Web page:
Saturday, March 23, 2013


Every time I shop for instruments I get a new case of "sticker shock." Prices always seem to be rising. Fortunately, it is still possible to find quality in most price ranges.

What matters more than country of origin is the quality of materials and workmanship, the setup, the tonal characteristics and playability of the instrument.  Country of origin can affect the price, often enhancing the value of a less-expensive instrument.  All of these qualities are of utmost importance to a dealer, which reinforces the case for purchasing an instrument from a specialty string shop skilled in evaluation and setup, and avoiding the internet like the plague!   With respect to commercial "step-up" instruments, Edlund's law almost always applies: you get what you pay for. As a corollary, a business-owner friend of mine offered this observation: "Price, quality, service--pick any two."

Any dealer can educate a teacher on what features to look for at each price point. Teachers should be sure to play the instruments and bows in each of the price ranges their students should be shopping for, since the proof is in the pudding.  Teachers have an obligation to stay abreast of the market.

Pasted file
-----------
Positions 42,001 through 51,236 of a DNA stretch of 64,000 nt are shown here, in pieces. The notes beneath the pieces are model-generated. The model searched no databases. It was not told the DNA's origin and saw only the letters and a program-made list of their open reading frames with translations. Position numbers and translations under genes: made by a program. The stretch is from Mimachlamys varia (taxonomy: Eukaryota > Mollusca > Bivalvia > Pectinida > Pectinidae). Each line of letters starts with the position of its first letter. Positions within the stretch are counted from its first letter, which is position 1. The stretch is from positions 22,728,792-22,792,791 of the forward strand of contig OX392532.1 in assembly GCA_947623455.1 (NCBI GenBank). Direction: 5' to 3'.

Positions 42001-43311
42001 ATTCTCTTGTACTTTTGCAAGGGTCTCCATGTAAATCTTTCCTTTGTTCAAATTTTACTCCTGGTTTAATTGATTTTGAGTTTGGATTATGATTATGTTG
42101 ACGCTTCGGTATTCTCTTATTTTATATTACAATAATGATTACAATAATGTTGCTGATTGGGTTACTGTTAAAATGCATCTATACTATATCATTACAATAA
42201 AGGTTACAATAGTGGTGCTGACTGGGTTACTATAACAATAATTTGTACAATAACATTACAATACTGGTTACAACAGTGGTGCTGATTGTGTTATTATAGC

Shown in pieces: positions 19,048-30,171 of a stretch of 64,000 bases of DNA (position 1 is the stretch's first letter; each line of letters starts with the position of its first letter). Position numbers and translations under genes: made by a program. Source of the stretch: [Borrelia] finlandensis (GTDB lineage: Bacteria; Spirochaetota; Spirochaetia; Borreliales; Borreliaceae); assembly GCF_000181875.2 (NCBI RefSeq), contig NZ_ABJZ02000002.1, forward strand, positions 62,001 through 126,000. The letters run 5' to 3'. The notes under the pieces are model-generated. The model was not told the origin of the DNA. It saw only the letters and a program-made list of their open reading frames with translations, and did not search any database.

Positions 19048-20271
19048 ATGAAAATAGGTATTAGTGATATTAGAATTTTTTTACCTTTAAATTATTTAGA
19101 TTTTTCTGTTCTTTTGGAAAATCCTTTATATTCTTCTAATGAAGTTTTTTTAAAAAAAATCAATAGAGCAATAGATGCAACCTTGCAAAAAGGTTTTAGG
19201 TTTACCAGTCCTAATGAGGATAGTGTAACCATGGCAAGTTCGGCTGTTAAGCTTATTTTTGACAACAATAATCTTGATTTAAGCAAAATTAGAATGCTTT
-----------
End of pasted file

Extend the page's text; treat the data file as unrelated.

As with any business, one doesn't have to dig very deeply to find some distasteful practices. In the violin business, these can include outrageous markups, misleading representations, and sometimes out-and-out counterfeiting. So it's important for teachers to find dealers they trust, and build the relationships that enable them to work effectively on behalf of their students.  Students and their parents are more apt to trust their teacher than a dealer, so teachers have a responsibility to be familiar with the offerings of dealers in their area. I hasten to add that it is unethical for any teacher to accept a commission (i.e., a "kick-back")  from any seller under any circumstances.  Dealers who do this are able to do it because they are overcharging for their instruments. A good dealer builds his reputation on quality products, honest pricing and excellent service, not on bribery.  And teachers are NOT sales associates.

Shopping for an instrument should be an interesting learning experience with (hardly any) stress. A good relationship between teacher, parent, and dealer will help make this happen.  The dealer wants to continue to serve his clients in the future, and teachers and parents want a dealer who can provide quality service. Teachers should encourage parents to invest in the highest quality instruments they can afford, because using such an instrument helps the student make the most of his/her potential.